Price Inflation Is Sticky and That’s a Problem


(Mike Maharrey, Money Metals News Service) Price inflation is like the gum on the bottom of your shoe that you just can’t scrape off. Or maybe it’s like a movie theater floor after a big premiere.

It’s sticky.

And that’s a problem.

The CPI data for February wasn’t anything to panic about. But nobody is throwing a party either. That’s because, like that gum adhering to your tennis shoe, it just won’t go away.

And that should come as no surprise given the amount of money the Federal Reserve and the U.S. government have injected into the economy since 2008.

Annual CPI rose by 3.2 percent, according to the latest data from the Bureau of Labor Statistics. That headline number was 0.1 percent higher than last month. The projection was for CPI to remain unchanged at 3.1 percent.

For folks keeping score at home, annual CPI was 3.1 percent in November.

On a monthly basis, CPI heated up a little more, with prices rising 0.4 percent after a 0.3 percent increase in January.

For a little perspective, prices have gone up by nearly 1 percent (0.9%) in the last three months. That annualizes to 3.6 percent, so the trend appears to be hotter, not cooler.

Excluding more volatile food and energy prices (as if anybody can exclude those things from their budgets) core CPI was also up 0.4 percent. On an annual basis, the core CPI dropped to 3.8 percent, down from 3.9 percent last month. This is the only number in the entire report pundits, government officials and central bankers can spin as good news. And they probably will.

In reality, the core data underscores the stickiness of price inflation. It has been hovering around the 4 percent range since July.

You will notice that all of these numbers remain well above the mythical Federal Reserve 2 percent inflation target. The Fed claims to be data-dependent. Well, the data tells us that any talk of inflation’s demise was premature. No matter how you slice, dice, or massage the numbers, nothing indicates the Fed is anywhere near winning this fight.

And keep in mind, inflation is worse than the government data suggest. The government revised the CPI formula in the 1990s so that it understates the actual rise in prices. Based on the formula used in the 1970s, CPI is closer to double the official numbers. So, if the BLS was using the old formula, we’re looking at CPI closer to 6 percent. And using an honest formula, it would probably be worse than that.

Looking a little more deeply at the numbers, gasoline prices were up 3.6 percent in February. Shelter also charted another big increase, rising another 0.4 percent. Gasoline and shelter prices contributed about 60 percent of the overall CPI increase.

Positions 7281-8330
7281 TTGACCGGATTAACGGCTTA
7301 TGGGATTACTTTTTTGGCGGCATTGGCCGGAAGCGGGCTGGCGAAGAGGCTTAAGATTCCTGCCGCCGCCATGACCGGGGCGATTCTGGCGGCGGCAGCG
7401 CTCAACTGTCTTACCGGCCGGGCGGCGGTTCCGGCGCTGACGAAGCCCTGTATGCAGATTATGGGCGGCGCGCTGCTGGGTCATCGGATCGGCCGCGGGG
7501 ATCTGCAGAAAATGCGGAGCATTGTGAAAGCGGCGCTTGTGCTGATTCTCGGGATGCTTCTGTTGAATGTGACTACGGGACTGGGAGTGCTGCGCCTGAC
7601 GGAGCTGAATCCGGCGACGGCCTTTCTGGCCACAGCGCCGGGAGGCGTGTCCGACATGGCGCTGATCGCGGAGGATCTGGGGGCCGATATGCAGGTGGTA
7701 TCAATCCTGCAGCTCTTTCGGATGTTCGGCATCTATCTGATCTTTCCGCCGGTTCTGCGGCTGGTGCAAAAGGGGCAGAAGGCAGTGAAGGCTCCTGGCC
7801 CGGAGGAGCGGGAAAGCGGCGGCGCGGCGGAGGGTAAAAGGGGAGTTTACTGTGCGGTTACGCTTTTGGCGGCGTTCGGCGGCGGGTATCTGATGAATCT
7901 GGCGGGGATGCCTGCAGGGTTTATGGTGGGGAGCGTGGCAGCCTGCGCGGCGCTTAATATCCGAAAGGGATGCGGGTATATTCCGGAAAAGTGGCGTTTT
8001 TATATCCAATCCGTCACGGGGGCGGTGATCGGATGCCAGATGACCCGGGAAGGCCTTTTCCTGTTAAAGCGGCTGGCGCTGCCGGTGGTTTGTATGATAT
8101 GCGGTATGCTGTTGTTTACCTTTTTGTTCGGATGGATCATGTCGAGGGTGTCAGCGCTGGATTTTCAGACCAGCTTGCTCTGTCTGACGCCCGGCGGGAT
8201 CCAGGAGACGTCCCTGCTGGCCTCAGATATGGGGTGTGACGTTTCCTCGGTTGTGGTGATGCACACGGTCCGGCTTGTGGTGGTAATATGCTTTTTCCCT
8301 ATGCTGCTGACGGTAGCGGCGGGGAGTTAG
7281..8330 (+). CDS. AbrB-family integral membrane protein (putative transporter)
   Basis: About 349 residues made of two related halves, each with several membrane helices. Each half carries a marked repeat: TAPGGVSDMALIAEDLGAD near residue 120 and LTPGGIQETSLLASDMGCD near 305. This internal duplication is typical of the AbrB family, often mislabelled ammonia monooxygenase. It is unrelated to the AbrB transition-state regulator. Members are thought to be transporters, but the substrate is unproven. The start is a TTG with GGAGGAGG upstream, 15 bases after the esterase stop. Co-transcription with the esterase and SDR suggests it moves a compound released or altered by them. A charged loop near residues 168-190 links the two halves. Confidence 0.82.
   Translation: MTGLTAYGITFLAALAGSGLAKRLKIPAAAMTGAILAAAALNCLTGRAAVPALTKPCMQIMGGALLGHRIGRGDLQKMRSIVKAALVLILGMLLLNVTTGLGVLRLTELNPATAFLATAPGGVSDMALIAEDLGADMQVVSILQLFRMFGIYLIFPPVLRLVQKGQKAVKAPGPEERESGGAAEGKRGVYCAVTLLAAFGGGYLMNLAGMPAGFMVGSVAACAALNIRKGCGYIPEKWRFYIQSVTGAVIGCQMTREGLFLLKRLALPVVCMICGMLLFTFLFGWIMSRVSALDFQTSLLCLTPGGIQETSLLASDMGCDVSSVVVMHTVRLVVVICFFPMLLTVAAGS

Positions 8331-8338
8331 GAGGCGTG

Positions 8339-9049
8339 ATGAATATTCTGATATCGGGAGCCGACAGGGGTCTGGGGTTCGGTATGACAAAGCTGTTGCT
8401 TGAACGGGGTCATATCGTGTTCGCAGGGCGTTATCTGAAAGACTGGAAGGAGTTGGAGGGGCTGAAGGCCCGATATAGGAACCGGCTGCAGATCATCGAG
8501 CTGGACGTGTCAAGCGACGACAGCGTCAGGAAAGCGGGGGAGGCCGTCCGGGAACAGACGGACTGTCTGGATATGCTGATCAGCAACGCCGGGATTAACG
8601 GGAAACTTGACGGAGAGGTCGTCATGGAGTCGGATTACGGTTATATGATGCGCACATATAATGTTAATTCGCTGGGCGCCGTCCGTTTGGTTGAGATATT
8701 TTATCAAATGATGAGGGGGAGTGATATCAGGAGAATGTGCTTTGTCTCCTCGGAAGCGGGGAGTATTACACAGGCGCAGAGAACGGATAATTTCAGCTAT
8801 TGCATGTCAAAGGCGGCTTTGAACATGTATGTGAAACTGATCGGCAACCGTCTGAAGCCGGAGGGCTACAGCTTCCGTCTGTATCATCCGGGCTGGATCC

But prices increased month-on-month in every category except new cars and medical care services.

The February CPI data was largely in line with expectations. In other words, everybody knows that price inflation is sticky.  But nobody likes it.

Most pundits agree that the current CPI trajectory won’t give the Federal Reserve enough wiggle room to cut rates until later this summer – if then. Capital Economics economist Paul Ashworth told CNBC the February CPI data leaves Fed officials some way from attaining the ‘greater confidence’ needed to begin cutting interest rates.”

What nobody wants to say out loud is that rates are too high for an economy loaded up with trillions in debt. It’s only a matter of time before something breaks.

And while slowing the flow of easy money was enough to wreck a bubble economy, it wasn’t enough to slay price inflation. That’s why it’s still sticky. If the central bankers at the Fed were truly committed to driving price inflation back to 2 percent, they would be talking about additional rate hikes – not pending rate cuts.

Because, yes, monetary policy is tighter. But it isn’t tight. Despite all of the jawboning about their commitment to reining in price inflation, the central bankers at the Fed know this. The Chicago Fed’s own Financial Conditions Index tells them so.  

The NFCI came in at –0.47 in the week ending March 1. That negative number means financial conditions are historically loose.

No wonder price inflation is sticky.

Easy money is the mother’s milk of this economy. It can’t live without it. That’s why the markets are so desperate for rate cuts. The irony is they want price inflation to come down so the Fed can go back to the inflationary policies that got us here to begin with. They want artificially low-interest rates. They want the Fed’s big fat thumb on the bond market. They want money creation.

That’s what got us here. It was the gum on the floor we all stepped in.

After the 2008 financial crisis, the Fed slashed rates to zero and held them artificially low for nearly a decade. It launched three rounds of quantitative easing, creating nearly $4 trillion out of thin air. It quickly abandoned its only effort to normalize monetary policy in 2018 when the economy got shaky and the stock market crashed. Then it doubled down during the pandemic, dropping rates to zero again and injecting almost $5 trillion more into the economy.

The question isn’t, “Why is inflation sticky?” The question is, “Why is anybody remotely surprised inflation is sticky given the amount of money created?”

And the answer to that question is that the Fed and the U.S. government have run a masterful public relations campaign to avoid culpability for the inflation problem. They create money out of thin air, pass it out like candy, and then point the finger of blame at “greedy corporations,” or “Putin’s price hikes,” or voodoo.   

But no matter who they blame, reality is what it is. And the reality is inflation is sticky.